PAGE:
Mi valoración: A (Me encantó)

Acerca del autor: Cyril Hare es el seudónimo que utilizó Alfred Alexander Gordon Clark en la serie de novelas y cuentos policiacos que publicó de 1937 a 1958. Nacido en Mickleham cerca de Dorking en 1900, Gordon Clark se educó en St Aubyn’s, Rottingdean y Rugby. Estudió Historia en el New College de Oxford y se licenció con honores. Luego estudió derecho y en 1924 se colegió como abogado en Middle Temple. El seudónimo de Gordon Clark fue una mezcla de Hare Court, donde trabajó en el despacho de Roland Oliver, y Cyril Mansions, Battersea, donde vivió después de casarse con Mary Barbara Lawrence (hija de Sir William Lawrence, 3er Baronet) en 1933. Tuvieron un hijo y dos hijas. Cyril Hare se convirtió en autor en 1937 cuando publicó Huésped para la muerte, el primer libro de la serie del Inspector Mallett. De joven y durante los primeros días de la Segunda Guerra Mundial, Gordon Clark realizó una gira como “judge’s marshal” (un oficial de juzgado que acompañaba a un juez en sus desplazamientos, generalmente un joven abogado), experiencia que utilizó en Tragedia en la justicia (1942). Entre 1942 y 1945 trabajó en el despacho del Director del Ministerio Público (Fiscal del Estado). Al comenzar la guerra, estuvo un tiempo en el Ministerio de Economía de Guerra, y la administración pública en tiempos de guerra con muchos funcionarios provisionales aparece en Con un simple punzón (1946). En 1950 fue nombrado juez del tribunal del condado en Surrey. Su novela más conocida, Tragedia en la justicia, nunca ha dejado de publicarse, y Marcel Berlins la describió en 1999 como “todavía una de las mejores novelas policiacas “whodunnits” ambietada en el ámbito jurídico”. P. D. James fue más allá y escribió que “generalmente se reconoce que es la mejor historia policiaca ambientada en ese fascinante mundo”. Apareció en el no. 85 en las 100 los mejores novelas policiacas de todos los tiempos. Fue miembro del Detection Club. Poco después de la Segunda Guerra Mundial contrajo la tuberculosis y nunca más recuperó la salud hasta su muerte en 1958, en su casa cerca de Box Hill, Surrey, a los 57 años de edad.


  • Huésped para la muerte, 1937 (Editorial Emecé, Colección el séptimo cículo nº 79, 1951) apa El inquilino de la muerte (Obras escogidas, Editorial Aguilar, Madrid 1959) (Inspector Mallet)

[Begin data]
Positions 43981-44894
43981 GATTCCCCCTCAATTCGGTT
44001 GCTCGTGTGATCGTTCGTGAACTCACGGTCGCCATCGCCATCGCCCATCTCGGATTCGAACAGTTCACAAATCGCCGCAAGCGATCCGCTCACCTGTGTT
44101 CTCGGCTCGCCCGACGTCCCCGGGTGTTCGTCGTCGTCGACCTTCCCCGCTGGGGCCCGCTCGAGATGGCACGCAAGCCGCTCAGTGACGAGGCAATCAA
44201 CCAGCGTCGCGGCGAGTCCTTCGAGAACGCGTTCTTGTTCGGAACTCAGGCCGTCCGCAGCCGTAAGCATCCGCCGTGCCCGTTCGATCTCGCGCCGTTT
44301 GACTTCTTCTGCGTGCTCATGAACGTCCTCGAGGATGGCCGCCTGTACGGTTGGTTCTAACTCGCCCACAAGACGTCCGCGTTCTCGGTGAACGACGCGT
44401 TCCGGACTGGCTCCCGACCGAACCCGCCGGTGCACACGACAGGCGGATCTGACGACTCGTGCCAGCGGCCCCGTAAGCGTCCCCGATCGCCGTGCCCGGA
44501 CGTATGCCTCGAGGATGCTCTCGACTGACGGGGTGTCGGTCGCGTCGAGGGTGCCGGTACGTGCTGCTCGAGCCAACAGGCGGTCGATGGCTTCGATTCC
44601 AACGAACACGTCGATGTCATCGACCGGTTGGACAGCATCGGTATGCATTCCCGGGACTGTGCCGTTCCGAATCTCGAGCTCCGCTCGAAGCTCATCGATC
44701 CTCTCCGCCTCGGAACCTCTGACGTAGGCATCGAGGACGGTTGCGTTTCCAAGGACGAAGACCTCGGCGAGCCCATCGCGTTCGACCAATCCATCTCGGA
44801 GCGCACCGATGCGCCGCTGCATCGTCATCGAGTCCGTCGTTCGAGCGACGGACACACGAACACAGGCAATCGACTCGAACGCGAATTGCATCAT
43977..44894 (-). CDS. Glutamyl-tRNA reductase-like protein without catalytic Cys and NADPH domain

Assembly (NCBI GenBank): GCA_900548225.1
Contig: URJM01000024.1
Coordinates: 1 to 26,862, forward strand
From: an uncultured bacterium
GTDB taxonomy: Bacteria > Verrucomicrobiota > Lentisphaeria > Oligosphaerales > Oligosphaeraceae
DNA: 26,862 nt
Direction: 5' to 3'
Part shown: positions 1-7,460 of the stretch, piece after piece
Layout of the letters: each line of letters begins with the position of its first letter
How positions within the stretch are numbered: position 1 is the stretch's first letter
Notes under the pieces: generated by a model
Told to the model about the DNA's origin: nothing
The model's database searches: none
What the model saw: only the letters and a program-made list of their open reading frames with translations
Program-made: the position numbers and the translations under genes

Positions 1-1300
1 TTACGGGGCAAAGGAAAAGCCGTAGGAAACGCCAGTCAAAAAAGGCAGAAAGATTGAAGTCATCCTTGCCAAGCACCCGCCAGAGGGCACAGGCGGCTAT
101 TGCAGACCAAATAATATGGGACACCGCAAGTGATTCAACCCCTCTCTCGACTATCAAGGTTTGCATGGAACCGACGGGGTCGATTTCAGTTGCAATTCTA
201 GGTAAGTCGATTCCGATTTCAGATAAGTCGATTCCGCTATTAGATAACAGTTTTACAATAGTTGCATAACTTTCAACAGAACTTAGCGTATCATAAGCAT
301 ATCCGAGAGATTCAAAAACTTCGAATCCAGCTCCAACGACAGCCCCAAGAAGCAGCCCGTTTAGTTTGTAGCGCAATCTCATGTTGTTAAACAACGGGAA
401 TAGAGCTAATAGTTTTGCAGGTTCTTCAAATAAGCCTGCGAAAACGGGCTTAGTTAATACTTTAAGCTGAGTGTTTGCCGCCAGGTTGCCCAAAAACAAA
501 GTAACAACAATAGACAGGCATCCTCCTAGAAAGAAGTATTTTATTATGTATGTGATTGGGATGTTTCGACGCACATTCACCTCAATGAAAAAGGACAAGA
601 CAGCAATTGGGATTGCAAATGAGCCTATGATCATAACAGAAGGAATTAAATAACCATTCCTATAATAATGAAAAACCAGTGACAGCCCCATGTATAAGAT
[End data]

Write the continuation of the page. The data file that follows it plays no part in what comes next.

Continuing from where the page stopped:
• La muerte no es deportista, 1938 (Obras escogidas, Editorial Aguilar, Madrid 1959) (Inspector Mallet)
  • Suicide Excepted, 1939 (Inspector Mallet)
  • Tragedia en la justicia, 1942 (Editorial Emecé, Colección el séptimo cículo nº 153, 1959) (Inspector Mallet & Francis Pettigrew)
  • Con un simple punzón, 1946  (Obras escogidas, Editorial Aguilar, Madrid 1959) (Francis Pettigrew)
  • Cuando sopla el viento, 1949 (Obras escogidas, Editorial Aguilar, Madrid 1959) (Francis Pettigrew)
  • Un crimen inglés, 1951 (Editorial Emecé, Colección el séptimo cículo nº 135, 1956) (libro independiente)
  • La sombra de aquel tejo, 1954 (Obras escogidas, Editorial Aguilar, Madrid 1959) (Francis Pettigrew)
  • He Should Have Died Hereafter, 1958 (Inspector Mallet & Francis Pettigrew)
  • Best Detective Stories of Cyril Hare, 1959 (Colección de relatos)

Andrea Camilleri

Andrea_Camilleri_2010_by_Marco_TambaraItalian writer Andrea Camilleri, best-known for the Inspector Montalbano book series, is in critical condition following a heart attack, according to Italian sources. He is in the resuscitation unit of the Santo Spirito Hospital in Rome and his prognosis is reserved. Camilleri was born on 6 September 1925 in Porto Empedocle, south of Sicily. In 1994 he published the first book in the Montalbano mysteries, The Shape of Water (original title: La forma dell’acqua).

Picture: Andrea Camilleri – Italian novelist and screenwriter, 18 November 2010, [[Marco Tambara [thambar] cc-by-3.0]]

Coleccion Septimo Circulo

I’m reading now Tenant for Death by Cyril Hare and when checking if there are any Cyril Hare’s book translated into Spanish, I came across this collection published by Emecé, Buenos Aires, Argentina, directed by Jorge Luis Borges and Adolfo Bioy Casares. It was a success, 366 detective novels were published between 1945 and 1985. You can find the complete collection here.